[IUCr Home Page] [Commission Home Page]

next up previous
Next: 2. Special Methods Up: Crystal Structure Analysis Using the `Superposition' Previous: Crystal Structure Analysis Using the `Superposition'

1. General

Quite a number of crystal structures contain parts (e.g. heavy atoms or building units) with a higher symmetry (e.g. with additional translation or pseudotranslation) compared with the whole structure. In those cases, standard methods may not lead to correct results, this is why special methods may have to be applied.

As an example let the heavy atoms (strongly reflecting atoms) have parameters xs, ys, zs and xs, ys, $\frac{1}{2}$ + zs (Fig. 1). Then they contribute only to the structure factors F(hkl) with l = 2n, since their contribution Fs(hkl) is equal to


Therefore the |F(hkl)|2 with l = 2n are systematically strong, compared with those with l = 2n + 1, i.e. for the mean values $\langle{I}(hkl)\rangle$of the intensities within any region of $\sigma$ values

\langle{I}(hkl)_{l=2n}\rangle \mbox{ strong}, \qquad \langle{I}(hkl)_{l=2n+1}\rangle \mbox{ weak}.\end{displaymath}

Figure 1: Crystal structure in P1. $\clubsuit$ - symbol for the arrangement of heavy atoms, $\diamondsuit$ and $\Box$ remaining atoms of the structure.
\includegraphics {fig1.ps}

If such a systematic distribution of the intensities or a similar one occurs, it is useful, for methodical reasons, to regard the electron density $\rho(x, y,
z)$ as the sum of two - or if necessary - of several parts.

Thus the electron density function

{\rho}(x, y, z) = \sum_h \sum_k \sum_l F(hkl) \exp[-2{\pi}i(hx + ky + lz)]\end{displaymath}

may for the case indicated in Fig. 1 be written



${\rho}_{\mbox{sup}}(x, y, z)$ denotes a hypothetical structure, called the superposition structure, which is related to the real structure in the following way

\textstyle{\rho}_{\mbox{sup}}(x, y, z) = \frac{1}{2}[{\rho}(x, y, z) + {\rho}(x, y,
\frac{1}{2} + z)]\end{displaymath} (1.3)

In ${\rho}_{\textrm{sup}}(x, y)$ (Fig. 2) the two heavy atoms ($\clubsuit$) appear with correct weights because they are connected by a translation of c/2, whereas the remaining atoms (squares and triangles) appear with half their weights (marked by shaded symbols) at the original position and at a second point shifted relative to it by c/2.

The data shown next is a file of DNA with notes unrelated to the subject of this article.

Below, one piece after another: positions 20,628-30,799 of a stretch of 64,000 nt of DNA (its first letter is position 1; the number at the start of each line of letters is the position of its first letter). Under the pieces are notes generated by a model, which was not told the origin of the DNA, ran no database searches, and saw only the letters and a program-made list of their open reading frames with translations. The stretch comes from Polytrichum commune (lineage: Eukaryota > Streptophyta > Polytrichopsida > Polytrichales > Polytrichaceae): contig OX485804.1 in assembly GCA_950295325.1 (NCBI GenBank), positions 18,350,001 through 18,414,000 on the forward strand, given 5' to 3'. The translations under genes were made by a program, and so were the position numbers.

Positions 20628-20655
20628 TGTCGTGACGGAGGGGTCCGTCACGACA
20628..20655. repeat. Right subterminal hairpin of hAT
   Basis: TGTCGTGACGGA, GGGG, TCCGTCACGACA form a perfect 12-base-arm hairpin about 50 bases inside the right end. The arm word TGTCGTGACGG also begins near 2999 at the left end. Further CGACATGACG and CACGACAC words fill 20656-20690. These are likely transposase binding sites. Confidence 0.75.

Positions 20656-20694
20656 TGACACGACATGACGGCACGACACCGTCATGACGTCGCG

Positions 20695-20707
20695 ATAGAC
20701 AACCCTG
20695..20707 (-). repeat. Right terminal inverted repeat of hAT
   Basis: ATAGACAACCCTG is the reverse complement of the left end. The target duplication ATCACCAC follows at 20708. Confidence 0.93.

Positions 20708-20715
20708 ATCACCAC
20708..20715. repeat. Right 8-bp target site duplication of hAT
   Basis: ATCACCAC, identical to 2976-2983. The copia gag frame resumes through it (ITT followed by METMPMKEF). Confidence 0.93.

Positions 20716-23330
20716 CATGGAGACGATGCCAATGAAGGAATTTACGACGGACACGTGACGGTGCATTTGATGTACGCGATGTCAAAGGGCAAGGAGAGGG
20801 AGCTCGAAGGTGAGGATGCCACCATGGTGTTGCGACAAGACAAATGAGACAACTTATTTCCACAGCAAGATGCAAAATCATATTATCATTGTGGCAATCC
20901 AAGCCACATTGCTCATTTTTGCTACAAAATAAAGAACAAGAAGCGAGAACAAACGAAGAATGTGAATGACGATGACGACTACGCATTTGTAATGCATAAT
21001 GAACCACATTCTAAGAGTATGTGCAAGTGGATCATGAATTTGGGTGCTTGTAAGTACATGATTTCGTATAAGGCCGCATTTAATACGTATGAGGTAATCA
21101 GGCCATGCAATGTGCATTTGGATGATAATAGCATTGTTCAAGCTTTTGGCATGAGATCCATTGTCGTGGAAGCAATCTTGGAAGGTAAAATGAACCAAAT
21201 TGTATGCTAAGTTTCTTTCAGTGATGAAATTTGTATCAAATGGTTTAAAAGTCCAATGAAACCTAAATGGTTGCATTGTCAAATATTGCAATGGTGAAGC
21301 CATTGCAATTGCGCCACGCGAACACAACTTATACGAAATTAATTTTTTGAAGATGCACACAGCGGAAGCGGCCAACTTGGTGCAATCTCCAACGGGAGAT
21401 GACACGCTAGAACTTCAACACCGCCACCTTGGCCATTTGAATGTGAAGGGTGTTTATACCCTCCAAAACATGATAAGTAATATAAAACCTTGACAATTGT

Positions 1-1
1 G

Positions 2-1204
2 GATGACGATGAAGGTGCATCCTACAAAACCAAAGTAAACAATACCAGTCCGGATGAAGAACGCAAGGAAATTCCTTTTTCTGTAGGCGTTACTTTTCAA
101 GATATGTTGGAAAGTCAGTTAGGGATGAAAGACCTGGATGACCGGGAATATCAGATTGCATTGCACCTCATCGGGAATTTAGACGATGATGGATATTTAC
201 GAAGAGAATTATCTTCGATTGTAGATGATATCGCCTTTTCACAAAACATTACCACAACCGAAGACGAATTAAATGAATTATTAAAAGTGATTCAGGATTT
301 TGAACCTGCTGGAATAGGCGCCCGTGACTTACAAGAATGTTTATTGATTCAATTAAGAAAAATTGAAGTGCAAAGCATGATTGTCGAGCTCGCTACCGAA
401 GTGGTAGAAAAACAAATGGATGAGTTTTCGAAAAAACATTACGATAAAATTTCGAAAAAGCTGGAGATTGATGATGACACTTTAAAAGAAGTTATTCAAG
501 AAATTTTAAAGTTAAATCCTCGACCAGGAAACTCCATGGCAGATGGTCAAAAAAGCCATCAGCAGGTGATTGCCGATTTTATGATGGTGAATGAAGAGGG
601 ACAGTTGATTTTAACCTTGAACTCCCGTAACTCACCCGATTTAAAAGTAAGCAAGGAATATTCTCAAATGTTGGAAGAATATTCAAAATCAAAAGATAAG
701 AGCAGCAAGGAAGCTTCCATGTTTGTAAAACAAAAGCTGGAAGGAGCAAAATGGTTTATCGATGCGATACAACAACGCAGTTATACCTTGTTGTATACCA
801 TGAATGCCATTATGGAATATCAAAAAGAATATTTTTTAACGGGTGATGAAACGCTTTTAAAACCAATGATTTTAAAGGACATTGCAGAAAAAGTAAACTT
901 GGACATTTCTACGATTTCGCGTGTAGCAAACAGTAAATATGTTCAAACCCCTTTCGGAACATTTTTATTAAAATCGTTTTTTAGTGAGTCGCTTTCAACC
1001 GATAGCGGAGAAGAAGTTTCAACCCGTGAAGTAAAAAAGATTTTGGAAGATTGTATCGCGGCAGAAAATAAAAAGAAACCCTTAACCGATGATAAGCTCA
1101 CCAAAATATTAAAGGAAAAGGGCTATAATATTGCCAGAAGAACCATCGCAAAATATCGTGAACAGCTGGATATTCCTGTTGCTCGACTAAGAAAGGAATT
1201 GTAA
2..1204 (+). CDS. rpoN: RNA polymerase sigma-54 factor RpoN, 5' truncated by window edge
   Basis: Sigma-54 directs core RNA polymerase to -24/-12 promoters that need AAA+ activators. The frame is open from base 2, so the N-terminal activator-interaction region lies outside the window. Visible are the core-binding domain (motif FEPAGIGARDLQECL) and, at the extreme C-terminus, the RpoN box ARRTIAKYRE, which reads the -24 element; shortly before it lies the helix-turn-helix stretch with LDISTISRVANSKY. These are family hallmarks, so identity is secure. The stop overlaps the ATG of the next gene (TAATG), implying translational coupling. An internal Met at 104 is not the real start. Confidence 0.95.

Figure 2: Superposition structure. $\clubsuit$ - heavy atoms $\heartsuit$,$\spadesuit$ - remaining atoms with half weight.
\includegraphics {fig2.ps}

Generally speaking, the symmetry of ${\rho}_{\mbox{sup}}(x, y, z)$ is identical with the symmetry of the arrangement of the heavy atoms (or other building units with higher symmetry) taken by themselves. This higher symmetry may either be strictly true for the heavy atoms taken by themselves, or only in approximation. In the latter case it may be useful to disregard deviations from the higher symmetry, to start with.

The symmetry of the complementary structure ${\rho}_{\mbox{com}}(x, y, z)$ follows from (1.2) and (1.3):

\textstyle{\rho}_{\mbox{com}}(x, z, y) =
 \frac{1}{2}[{\rho}(x, y, z) - {\rho}(x, y, \frac{1}{2} + z)]\end{displaymath} (1.4)

Its properties are shown in Fig. 3. Accordingly, the heavy atoms (i.e. those which occur in pairs related to a shift of c/2) are absent in ${\rho}_{\mbox{com}}(x, y, z)$, whereas any other atom appears with half its weight at its real position and with half negative weight at a position shifted by c/2 (Fig. 3). The space group symmetry of the arrangement with positive weights in ${\rho}_{\mbox{com}}(x, y, z)$ is identical with the space group of the real structure $\rho(x, y,
z)$. In a similar way, the introduction of a superposition and a complementary structure may be indicated by systematically strong reflections occurring, e.g. for h = 2n or h + k = 2n or h + k + l = 2n etc.

Figure 3: Complementary structure, $\heartsuit$, $\spadesuit$--atoms with positive half weight. $\flat$. $\natural$--atoms with negative half weight.
\includegraphics {fig3.ps}

If, on the other hand, the heavy atoms (or another part of the structure, taken by itself) possesses a higher symmetry (other than translation) than the structure as a whole, the introduction of other kinds of hypothetical structures, also to be called ${\rho}_{\mbox{sup}}(x, y, z)$ and ${\rho}_{\mbox{com}}(x, y, z)$ may be of use. In this case, no systematically strong and weak reflections result.

As an example, we consider a structure in $P\overline 1$ containing two heavy atoms of the same element per unit cell. The heavy atoms considered by themselves are connected by a centre of symmetry. The structure computed with phases (signs) taken from the heavy atom contribution is necessarily centrosymmetric and is related to the real structure by its superposition with its centrosymmetric image (Fig. 4). If referred to such a partial centre of symmetry as origin, the electron density distribution of the superposition structure ${\rho}_{sup}(x, y,
z)$ may be expressed as

\textstyle{\rho}_{\mbox{sup}}(x, y, z) = \frac{1}{2}[{\rho}(x, y, z)
 + {\rho}(\overline{x}, \overline{y}, \overline{z})]\end{displaymath} (1.5)

The real structure or at least part of it may in many cases of this kind be obtained using well established chemical knowledge, such as atomic distances, known stereochemistry of molecules or parts of them as of coordination polyhedra etc.

Figure 4: Superposition structure (centrosymmetric). $\clubsuit$ - centrosymmetric arrangement of heavy atoms, $\heartsuit$, $\spadesuit$ - remaining atoms with half weights.
\includegraphics {fig4.ps}

next up previous
Next: 2. Special Methods Up: Crystal Structure Analysis Using the `Superposition' Previous: Crystal Structure Analysis Using the `Superposition'

Copyright © 1981, 1998 International Union of Crystallography

IUCr Webmaster